GOP: Health Care Needs More Senate Votes Than Social Security, Medicare
Once upon a time - a time before the 2006 midterm elections consigned the GOP to minority status in Congress, a bill generally required 51 votes in the Senate to become law. But not content to rest on their record for filibusters in the 110th term, roadblock Republicans now insist even 60 votes aren't enough. But while Orrin Hatch (R-UT), Mike Enzi (R-WY) and Chuck Grassley (R-IA) demand "75 to 80" votes to pass health care reform, it's worth remembering that virtually no major legislation - not Social Security, not Medicare, not the even more expensive Bush and Reagan tax cuts - ever met that "superfilibuster" hurdle.
Appearing on Fox News, Senator Hatch debuted the latest Republican talking point, redefining bipartisanship as near-unanimity:
"Well, we're talking about one sixth of the American economy. This is a pretty important thing. And I always look at bipartisan bills as somewhere between 75 and 80 votes, both Democrats and Republicans."
Of course, Republicans determined to sabotage a health care bill and its estimated $1 trillion plus, 10-year budget are trying to move the goalposts yet again on Democrats who may "go it alone." But as it turns out, not even the wildly popular Social Security and Medicare programs, which combined cost American taxpayers over $1 trillion this year, passed with 80 votes:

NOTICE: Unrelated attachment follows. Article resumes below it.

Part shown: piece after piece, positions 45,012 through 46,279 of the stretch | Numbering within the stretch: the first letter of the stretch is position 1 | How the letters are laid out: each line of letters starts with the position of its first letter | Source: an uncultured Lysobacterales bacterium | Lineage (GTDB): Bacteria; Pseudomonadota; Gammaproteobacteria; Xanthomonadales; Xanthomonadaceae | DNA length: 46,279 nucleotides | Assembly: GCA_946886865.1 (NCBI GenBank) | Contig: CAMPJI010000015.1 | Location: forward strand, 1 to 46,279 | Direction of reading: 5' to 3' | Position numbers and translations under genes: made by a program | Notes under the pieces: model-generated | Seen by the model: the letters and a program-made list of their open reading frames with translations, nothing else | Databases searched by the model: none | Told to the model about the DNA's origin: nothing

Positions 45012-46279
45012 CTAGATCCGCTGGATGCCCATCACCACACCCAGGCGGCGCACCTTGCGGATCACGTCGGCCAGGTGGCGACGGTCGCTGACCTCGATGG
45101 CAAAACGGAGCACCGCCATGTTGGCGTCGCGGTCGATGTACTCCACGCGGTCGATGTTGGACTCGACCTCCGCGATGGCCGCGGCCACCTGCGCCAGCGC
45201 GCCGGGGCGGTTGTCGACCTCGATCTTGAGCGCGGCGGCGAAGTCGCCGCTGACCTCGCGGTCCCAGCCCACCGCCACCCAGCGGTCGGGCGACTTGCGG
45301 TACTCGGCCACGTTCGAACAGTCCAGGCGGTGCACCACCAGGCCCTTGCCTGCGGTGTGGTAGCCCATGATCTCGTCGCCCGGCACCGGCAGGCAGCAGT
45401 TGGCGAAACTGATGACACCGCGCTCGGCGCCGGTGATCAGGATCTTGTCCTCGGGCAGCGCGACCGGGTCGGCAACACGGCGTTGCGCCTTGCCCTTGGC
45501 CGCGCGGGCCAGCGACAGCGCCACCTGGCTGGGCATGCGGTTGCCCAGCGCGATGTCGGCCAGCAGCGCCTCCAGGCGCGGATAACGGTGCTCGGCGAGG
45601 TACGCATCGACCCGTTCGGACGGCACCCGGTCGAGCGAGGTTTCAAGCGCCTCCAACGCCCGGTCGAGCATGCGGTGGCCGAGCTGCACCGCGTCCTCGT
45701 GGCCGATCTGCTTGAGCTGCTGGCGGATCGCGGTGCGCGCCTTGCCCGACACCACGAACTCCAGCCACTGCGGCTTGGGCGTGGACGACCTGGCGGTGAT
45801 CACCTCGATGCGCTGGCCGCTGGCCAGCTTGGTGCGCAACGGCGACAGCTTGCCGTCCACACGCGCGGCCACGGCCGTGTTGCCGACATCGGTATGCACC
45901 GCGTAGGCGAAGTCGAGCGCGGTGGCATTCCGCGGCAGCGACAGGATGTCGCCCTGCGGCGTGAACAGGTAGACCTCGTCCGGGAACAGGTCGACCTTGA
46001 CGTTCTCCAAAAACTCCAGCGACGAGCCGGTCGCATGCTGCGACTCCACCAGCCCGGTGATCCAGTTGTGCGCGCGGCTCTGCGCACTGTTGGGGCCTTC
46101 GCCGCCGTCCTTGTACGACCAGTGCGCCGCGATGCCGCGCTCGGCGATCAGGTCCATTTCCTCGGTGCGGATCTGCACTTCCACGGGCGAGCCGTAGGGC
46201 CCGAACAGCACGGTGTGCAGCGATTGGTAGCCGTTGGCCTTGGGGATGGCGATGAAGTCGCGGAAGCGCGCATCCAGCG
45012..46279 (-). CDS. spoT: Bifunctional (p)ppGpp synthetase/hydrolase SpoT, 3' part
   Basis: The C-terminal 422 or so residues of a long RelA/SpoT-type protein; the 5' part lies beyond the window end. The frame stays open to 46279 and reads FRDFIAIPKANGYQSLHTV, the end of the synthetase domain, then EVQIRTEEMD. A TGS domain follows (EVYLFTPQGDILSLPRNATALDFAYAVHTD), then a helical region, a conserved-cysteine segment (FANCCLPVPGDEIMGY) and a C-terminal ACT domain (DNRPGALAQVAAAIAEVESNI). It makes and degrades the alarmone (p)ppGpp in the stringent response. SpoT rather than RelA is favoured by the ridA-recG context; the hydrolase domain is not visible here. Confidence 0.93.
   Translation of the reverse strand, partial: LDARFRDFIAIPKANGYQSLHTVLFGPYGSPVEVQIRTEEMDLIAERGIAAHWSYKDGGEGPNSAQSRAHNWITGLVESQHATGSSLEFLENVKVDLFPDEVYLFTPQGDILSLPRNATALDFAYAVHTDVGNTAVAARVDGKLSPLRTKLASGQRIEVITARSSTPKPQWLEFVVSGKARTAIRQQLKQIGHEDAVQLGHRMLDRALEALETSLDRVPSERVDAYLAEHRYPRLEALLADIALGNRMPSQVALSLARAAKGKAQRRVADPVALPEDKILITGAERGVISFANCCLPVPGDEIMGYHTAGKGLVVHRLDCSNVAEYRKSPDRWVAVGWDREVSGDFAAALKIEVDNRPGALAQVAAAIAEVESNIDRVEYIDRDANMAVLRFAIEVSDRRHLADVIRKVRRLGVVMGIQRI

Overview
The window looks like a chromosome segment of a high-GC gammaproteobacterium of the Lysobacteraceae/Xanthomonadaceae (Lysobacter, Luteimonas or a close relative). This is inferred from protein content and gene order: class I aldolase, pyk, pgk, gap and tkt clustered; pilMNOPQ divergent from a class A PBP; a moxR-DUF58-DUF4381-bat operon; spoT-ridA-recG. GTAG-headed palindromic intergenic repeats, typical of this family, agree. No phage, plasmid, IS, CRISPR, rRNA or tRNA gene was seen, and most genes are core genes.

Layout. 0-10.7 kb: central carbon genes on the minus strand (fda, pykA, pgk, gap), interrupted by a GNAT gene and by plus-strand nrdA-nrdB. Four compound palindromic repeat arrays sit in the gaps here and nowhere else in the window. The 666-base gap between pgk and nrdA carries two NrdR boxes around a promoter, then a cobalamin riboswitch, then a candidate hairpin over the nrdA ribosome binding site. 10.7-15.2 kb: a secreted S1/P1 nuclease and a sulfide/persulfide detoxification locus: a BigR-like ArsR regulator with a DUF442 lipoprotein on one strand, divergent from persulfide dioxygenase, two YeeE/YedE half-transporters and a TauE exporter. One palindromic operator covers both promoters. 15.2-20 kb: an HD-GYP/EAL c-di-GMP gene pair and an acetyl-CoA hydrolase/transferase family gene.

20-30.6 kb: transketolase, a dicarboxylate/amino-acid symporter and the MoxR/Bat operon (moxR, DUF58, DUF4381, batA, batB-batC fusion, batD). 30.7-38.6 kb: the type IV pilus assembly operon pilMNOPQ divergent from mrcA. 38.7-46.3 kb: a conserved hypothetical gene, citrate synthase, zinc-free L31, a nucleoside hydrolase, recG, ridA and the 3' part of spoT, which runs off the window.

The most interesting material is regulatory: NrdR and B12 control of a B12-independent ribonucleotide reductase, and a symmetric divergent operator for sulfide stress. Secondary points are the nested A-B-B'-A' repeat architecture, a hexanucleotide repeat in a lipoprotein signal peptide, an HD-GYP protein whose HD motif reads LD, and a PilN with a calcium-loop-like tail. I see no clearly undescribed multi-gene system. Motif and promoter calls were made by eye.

Recent history only confirms just how transparently cynical is the latest GOP posturing over the superfilibuster. As the table below makes clear, the days of overwhelming Democratic majorities in Congress bringing some recalcitrant Republicans along for the passage of Social Security (1935) and Medicare (1965) are long gone. While some turncoat Democrats helped GOP Presidents Reagan and Bush sell their supply-side snake oil, the modern obstructionist Republican Party is determined to torpedo new Democratic presidents at all costs:
Back in the 1980's, conservative patron saint Ronald Reagan routinely turned to the reconciliation process to ramrod his budgets through Congress. Now, Senator Republicans are warning President Obama and his Democratic allies that using the 51 vote reconciliation process to pass health care legislation would constitute "a declaration of war."
As ever, RNC Chairman Michael Steele was off-message when it came to the new Republican talking point:
"You got the votes, Mr. President. Pass the bill!"
As presidents from Reagan and Bush to FDR and LBJ would have agreed, for once, Michael Steele is right.